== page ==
PHILLIPS: Within the bureaucracy, talking to one another, could you see a national director of intelligence sort of competing with a national security adviser? it kind of seems like the same role.

BARR: Well, this is the confusion that's being engendered by the administration rubbing forward under the political pressure. Neither side is handling this properly, to be honest with you. Kerry is politicizing it. On the one hand, he's saying, well, the Bush administration isn't moving fast enough. The recommendations just came out. On the other hand, the bush administration, I think, is falling into the trap that Kerry has laid for them by rushing in, making some announcements, making some decisions, but without really thinking them through. I think you're exactly right, this position seems, on the surface, to be already duplicative of at least two other positions here, national security adviser and the head of the CIA.

PHILLIPS: Then you have budget issues. You remember Congress, you know how that goes. These sort of things cost money. How do you hammer out budget issues in a quick amount of time also?

BARR: This is actually something that could be done fairly quickly by the president, if he wants to stand up to the Department of Defense and military intelligence, give the CIA director, who also serves as the director of central intelligence, an intelligence czar, if you will, give him the authority over those budgets, the veto authority over those other budgets. If the president is willing to do that, that will solve that problem, but I don't think he is.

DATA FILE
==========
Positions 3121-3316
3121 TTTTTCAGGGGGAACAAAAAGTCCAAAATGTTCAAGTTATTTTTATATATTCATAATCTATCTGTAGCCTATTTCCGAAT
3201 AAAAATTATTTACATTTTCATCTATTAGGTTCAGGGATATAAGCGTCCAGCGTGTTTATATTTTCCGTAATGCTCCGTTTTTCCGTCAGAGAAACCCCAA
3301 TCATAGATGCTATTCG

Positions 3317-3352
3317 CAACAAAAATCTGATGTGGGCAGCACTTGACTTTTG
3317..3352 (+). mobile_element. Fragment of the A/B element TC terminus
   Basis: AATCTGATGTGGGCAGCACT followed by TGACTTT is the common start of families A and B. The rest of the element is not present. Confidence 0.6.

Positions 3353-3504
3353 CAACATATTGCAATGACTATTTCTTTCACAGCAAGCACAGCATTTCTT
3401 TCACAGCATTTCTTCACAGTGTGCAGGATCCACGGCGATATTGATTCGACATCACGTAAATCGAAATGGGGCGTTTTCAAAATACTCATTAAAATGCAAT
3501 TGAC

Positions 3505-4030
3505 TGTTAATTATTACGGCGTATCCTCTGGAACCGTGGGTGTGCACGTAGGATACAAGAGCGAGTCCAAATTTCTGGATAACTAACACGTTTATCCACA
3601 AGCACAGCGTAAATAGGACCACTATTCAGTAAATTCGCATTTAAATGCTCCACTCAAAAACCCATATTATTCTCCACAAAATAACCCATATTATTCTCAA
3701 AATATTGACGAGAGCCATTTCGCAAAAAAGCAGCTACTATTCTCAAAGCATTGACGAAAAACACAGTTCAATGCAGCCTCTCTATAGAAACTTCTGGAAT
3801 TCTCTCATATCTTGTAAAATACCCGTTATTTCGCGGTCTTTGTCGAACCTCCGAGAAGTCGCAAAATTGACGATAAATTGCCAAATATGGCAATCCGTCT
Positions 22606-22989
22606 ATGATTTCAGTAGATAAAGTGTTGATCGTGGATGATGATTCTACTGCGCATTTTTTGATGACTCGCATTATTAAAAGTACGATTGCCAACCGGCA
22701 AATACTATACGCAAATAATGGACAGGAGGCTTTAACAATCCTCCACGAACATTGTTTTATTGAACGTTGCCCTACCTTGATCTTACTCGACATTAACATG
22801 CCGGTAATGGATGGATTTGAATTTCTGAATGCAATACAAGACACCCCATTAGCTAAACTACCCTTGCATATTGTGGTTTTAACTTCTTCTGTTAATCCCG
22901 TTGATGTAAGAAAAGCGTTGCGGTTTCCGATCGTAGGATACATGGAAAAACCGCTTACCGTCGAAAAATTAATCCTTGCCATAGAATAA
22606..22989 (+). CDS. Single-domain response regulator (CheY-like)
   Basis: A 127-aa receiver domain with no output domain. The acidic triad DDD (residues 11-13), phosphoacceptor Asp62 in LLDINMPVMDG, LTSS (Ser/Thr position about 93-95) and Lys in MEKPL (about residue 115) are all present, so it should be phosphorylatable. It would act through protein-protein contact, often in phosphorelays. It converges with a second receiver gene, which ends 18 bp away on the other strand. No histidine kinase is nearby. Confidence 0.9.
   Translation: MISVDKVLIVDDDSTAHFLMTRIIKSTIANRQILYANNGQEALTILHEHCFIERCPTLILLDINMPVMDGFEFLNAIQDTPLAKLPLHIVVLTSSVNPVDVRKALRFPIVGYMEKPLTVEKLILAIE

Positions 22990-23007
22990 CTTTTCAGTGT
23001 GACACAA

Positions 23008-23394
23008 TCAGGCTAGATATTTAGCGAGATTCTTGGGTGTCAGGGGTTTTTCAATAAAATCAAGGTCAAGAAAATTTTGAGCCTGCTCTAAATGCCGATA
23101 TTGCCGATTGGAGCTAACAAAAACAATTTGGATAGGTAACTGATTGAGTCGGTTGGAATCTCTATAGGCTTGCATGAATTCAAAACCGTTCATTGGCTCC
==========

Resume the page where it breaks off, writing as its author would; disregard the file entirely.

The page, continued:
PHILLIPS: All right, we'll continue to follow the development of this position and department.

Bob Barr, thank you so much.

Crossing paths in Iowa, President Bush was practically a stone's throw from his Democratic challenger John Kerry in Davenport just a short time ago. Bush rallied long the banks of the Mississippi seeking the support of the state he narrowly lost four years ago. This happens as his campaign prepares to spend $18 million on new ads laying out his vision of the future. Today Bush hit on a familiar them, decision making in the post-9/11 world.

(BEGIN VIDEO CLIP)

GEORGE W. BUSH, PRESIDENT OF THE UNITED STATES: We will continue to build our alliances. We will continue to work with our friends for the cause of security and peace. And I will never turn over America's national security decisions to leaders of other countries. (END VIDEO CLIP)

PHILLIPS: And just blocks away, John Kerry presented his own views of America to try to sway undecided and Republican voters. He's in the middle of a cross-country tour, speaking to business leaders. Kerry stressed his own tax cuts and financial discipline and accused the Bush administration of squandering the budget surplus.